Archive for the 'mathematics' Category

College Algebra

Friday, July 25, 2008

By Richard A. Auffmann, Vernon C. Baker, and Richard D. Nation

Call Number: QA154.3 .C65 2005

This text provides a supportive environment to help students successfully learn the content of a standard algebra course. By incorporating interactive learning techniques, the Aufmann team helps students to better understand concepts, focus their studying habits, and obtain greater mathematical success.

            • Integrated Review Notes provided next to examples throughout the text help students see the key prerequisite skills used within the example. For added convenience, these example-specific notes direct students to the page(s) where they can practice and review the skills needed to understand the new concept, thus decreasing students’ frustration and increasing their success.
  • Prepare for the Next Section Exercises, found at the end of the exercise sets, have been carefully selected to review the prerequisite skills students will need in the next section. Next to each exercise is a reference to a section of the text where students can go to review topics they don’t understand. Answers to all of these exercises are provided in the Answer Appendix to help students better understand what they need to do to prepare for the next section.
  • Additional program components that support students with weak skills include,Eduspace tutorial practice, HM Mathspace Student CD-ROM tutorial practice, SMARTHINKING Live Online Tutoring, and Instructional DVDs and Videos.

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A Measure of All Things: The Story of Man and Measurement

Tuesday, July 22, 2008

by Ian Whitelaw

Call Number: QA465 .W45 2007

Ever wonder how long a cubit really is? How much is in a hogshead? How many rods are in an acre? Or the difference between a light year and a parsec?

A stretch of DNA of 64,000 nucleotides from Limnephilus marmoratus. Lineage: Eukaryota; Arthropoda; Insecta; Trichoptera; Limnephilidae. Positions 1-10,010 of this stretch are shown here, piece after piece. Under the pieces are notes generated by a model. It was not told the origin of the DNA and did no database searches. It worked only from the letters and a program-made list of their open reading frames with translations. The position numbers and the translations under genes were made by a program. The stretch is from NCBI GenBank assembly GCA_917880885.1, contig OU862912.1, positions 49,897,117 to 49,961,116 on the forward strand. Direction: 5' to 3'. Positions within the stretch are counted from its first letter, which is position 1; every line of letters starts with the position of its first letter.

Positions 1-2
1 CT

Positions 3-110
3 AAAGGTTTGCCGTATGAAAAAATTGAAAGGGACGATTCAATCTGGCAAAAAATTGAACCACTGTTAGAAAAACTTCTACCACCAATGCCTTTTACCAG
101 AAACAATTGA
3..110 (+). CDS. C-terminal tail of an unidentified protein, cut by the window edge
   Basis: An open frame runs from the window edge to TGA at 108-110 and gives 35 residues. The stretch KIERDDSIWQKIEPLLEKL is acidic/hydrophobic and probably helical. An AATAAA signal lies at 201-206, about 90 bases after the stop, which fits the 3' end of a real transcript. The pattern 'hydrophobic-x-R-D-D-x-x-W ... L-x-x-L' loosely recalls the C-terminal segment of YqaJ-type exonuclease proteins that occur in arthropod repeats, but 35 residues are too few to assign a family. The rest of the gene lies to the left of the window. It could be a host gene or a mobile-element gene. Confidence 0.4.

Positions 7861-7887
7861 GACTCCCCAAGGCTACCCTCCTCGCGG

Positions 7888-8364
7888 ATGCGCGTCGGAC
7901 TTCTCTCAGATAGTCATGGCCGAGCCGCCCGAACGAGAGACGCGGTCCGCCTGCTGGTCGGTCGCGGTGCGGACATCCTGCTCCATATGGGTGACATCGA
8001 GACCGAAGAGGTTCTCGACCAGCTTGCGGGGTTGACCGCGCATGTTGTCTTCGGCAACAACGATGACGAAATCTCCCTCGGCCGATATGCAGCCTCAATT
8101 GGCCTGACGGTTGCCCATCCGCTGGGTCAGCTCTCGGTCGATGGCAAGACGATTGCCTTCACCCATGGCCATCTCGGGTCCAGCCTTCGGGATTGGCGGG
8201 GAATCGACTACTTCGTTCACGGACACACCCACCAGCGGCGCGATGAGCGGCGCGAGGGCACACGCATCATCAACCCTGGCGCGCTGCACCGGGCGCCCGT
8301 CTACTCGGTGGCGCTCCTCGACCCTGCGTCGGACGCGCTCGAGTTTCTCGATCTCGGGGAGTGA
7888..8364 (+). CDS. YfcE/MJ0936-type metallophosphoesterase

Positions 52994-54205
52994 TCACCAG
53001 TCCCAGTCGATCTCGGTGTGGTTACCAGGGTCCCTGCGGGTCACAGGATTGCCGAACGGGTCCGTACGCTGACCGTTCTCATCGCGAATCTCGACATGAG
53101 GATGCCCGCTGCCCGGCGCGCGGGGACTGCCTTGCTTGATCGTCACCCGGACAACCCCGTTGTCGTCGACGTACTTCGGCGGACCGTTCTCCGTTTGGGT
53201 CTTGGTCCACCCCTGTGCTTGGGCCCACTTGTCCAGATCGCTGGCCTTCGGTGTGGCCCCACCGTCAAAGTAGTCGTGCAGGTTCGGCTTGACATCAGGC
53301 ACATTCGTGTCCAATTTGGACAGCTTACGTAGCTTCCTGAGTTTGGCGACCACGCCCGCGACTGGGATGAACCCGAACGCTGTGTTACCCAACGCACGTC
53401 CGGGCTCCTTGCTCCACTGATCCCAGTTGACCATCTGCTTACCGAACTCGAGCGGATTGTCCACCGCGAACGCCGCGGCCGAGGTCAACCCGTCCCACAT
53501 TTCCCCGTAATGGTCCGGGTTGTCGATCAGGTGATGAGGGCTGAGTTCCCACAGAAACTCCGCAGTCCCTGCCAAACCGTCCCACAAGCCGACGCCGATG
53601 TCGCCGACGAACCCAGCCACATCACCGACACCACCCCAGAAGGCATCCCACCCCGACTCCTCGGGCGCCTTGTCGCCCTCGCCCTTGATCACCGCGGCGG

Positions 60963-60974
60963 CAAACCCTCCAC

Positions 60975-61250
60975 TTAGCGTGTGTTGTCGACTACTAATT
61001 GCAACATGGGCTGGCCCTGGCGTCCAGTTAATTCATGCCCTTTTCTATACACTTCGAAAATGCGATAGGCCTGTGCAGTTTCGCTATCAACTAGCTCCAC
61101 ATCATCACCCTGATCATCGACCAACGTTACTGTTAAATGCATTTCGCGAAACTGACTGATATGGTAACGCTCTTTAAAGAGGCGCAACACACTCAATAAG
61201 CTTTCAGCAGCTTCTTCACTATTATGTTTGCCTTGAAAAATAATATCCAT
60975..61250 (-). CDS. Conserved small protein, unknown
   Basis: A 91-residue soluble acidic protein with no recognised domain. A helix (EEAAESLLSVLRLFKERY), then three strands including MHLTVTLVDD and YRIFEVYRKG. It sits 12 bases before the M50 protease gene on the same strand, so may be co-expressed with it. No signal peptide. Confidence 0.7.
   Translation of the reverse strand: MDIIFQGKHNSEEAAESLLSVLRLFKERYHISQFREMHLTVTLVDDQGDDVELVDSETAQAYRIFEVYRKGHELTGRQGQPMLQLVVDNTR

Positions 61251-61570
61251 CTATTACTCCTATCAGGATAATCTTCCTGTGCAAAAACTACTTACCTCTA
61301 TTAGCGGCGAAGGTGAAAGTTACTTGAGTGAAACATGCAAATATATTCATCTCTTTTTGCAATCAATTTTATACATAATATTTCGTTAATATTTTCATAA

Ever wonder where all these terms and formats came from, who uses them and in what context? Well, wonder no more!

A Measure of All Things is a well-researched, page-turning look at the ways things concrete and theoretical are and have been measured from earliest times to the modern day. Ranging from the history of measurement systems to the different classes of measurements, A Measure of All Things covers the origins of the various units of measurement, the ways in which they developed and changed over time, and the many connections between them. (Description by BarnesandNobles.com)

Mathematical Mind-Benders

Monday, July 21, 2008

By Peter Winkler

Call Number: QA95 .W646 2007

Peter Winkler is at it again. Following the enthusiastic reaction to Mathematical Puzzles: A Connoisseur’s Collection, Peter has compiled a new collection of elegant mathematical puzzles to challenge and entertain the reader. The original puzzle connoisseur shares these puzzles, old and new, so that you can add them to your own anthology.

This book is for lovers of mathematics, lovers of puzzles, lovers of a challenge. Most of all, it is for those who think that the world of mathematics is orderly, logical, and intuitive-and are ready to learn otherwise!

barnesandnoble.com

The Music of Pythagoras: How an Ancient Brotherhood Cracked the Code of the Universe and Lit the Path from Antiquity to Outer Space

Friday, July 18, 2008

By Kitty Ferguson

Call Number: B243 .F47 2008

The enthralling story of Pythagoras and the Pythagoreans, whose insights transformed the ancient world and still inspire the realms of science, mathematics, philosophy, and the arts.

“Pythagoras’s influence on the ideas, and therefore on the destiny, of the human race was probably greater than that of any single man before or after him,” wrote Arthur Koestler.  Though most people know of him only for the famous Pythagorean Theorem (a² +b²=c²), in fact the pillars of our scientific tradition—belief that the universe is rational, that there is unity to all things, and that numbers and mathematics are a powerful guide to truth about nature and the cosmos—hark back to the convictions of this legendary sixth-century B.C. scholar.
Born around 570 B.C. on the cultured Aegean island of Samos, Pythagoras (according to ancient tales) studied with the sage Thales nearby at Miletus, and with priests and scribes in Egypt and Babylon. Eventually he founded his own school at Croton in southern Italy, where he and his followers began to unravel the surprising deep truths concealed behind such ordinary tasks as tuning a lyre. While considering why some string lengths produced beautiful sounds and others discordant ones, they uncovered the ratios of musical harmony, and recognized that hidden behind the confusion and complexity of nature are patterns and orderly relationships. They had surprised the Creator at his drafting board and had glimpsed the mind of God! Some of them later would also find something darker in numbers and nature: irrationality, a revelation so unsettling and subversive that it may have contributed to the destruction of their brotherhood.